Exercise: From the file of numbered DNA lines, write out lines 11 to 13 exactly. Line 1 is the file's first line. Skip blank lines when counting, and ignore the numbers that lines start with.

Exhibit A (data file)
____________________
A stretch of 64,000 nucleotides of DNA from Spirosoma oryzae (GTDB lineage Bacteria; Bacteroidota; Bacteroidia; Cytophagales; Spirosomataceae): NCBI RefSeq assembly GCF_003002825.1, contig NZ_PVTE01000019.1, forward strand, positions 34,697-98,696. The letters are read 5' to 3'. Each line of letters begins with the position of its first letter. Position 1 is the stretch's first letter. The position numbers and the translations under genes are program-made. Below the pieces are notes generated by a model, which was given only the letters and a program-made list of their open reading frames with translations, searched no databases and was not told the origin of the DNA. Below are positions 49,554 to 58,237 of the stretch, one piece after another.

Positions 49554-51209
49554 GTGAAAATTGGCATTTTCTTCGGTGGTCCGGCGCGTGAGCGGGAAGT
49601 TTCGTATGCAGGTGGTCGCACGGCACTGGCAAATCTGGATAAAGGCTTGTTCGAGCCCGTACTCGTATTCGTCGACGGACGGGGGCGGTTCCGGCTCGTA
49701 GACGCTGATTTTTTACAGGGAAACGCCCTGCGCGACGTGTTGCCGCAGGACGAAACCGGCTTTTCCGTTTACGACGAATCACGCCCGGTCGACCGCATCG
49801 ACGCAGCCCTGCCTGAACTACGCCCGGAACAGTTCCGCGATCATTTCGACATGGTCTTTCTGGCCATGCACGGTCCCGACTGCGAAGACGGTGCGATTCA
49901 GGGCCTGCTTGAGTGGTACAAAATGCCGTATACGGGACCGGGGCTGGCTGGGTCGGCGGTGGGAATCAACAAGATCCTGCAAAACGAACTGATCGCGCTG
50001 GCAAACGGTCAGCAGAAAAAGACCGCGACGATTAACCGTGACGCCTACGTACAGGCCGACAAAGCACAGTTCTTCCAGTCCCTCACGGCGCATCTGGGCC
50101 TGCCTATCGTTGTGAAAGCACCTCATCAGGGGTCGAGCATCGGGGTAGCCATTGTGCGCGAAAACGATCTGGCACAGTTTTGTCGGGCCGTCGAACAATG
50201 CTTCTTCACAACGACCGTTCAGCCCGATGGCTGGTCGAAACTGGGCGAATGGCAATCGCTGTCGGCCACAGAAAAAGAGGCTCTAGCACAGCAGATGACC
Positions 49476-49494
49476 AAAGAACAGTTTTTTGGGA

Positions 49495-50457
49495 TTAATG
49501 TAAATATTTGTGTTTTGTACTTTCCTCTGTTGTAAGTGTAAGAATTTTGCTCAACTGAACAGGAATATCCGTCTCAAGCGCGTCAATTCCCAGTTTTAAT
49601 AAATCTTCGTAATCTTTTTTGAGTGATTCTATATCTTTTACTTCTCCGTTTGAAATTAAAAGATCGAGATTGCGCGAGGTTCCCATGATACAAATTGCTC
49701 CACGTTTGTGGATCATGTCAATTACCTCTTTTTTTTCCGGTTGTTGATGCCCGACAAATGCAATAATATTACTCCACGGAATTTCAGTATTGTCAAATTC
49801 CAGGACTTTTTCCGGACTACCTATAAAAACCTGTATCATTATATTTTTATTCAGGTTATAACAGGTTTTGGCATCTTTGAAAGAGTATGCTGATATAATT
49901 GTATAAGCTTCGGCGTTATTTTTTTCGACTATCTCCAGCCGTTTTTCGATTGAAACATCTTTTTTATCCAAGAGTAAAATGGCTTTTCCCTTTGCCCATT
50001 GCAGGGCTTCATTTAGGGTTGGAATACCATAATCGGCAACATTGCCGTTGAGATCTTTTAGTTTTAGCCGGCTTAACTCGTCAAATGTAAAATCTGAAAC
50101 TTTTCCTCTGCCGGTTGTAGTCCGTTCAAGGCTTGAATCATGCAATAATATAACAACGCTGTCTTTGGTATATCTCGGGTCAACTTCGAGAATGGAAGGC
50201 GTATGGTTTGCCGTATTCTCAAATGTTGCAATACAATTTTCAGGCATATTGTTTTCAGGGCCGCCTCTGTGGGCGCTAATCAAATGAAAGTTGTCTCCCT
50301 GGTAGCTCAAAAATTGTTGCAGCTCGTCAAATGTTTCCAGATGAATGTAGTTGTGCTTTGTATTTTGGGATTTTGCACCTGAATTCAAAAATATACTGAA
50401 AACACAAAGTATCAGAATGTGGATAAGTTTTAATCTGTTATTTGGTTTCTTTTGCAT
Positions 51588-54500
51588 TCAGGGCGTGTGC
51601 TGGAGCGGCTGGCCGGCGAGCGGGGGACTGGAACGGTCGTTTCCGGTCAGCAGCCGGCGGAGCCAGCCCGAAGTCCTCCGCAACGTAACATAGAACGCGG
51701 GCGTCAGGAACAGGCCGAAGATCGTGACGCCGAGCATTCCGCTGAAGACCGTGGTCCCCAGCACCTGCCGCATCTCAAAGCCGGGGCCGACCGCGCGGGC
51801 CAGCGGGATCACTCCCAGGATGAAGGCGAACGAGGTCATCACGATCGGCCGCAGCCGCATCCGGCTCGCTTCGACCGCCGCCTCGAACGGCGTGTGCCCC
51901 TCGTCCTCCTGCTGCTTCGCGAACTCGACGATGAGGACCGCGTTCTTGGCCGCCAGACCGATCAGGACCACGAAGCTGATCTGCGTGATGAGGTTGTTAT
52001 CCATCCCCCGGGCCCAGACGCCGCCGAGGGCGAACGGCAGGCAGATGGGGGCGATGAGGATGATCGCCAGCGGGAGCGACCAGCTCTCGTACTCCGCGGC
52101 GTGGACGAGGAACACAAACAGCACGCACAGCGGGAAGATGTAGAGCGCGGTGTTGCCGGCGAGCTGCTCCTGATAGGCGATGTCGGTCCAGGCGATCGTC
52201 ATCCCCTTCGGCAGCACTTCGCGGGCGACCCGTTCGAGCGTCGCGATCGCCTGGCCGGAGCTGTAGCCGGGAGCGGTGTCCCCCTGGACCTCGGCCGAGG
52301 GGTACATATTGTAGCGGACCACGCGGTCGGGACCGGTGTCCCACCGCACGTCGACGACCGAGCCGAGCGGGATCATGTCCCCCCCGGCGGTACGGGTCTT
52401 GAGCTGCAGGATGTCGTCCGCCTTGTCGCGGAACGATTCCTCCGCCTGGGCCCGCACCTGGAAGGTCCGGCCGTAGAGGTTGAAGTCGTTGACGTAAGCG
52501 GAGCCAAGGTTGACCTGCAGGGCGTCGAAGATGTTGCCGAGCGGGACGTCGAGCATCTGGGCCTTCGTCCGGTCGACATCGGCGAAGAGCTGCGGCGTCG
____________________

Positions 49476-49494
49476 AAAGAACAGTTTTTTGGGA

Positions 49495-50457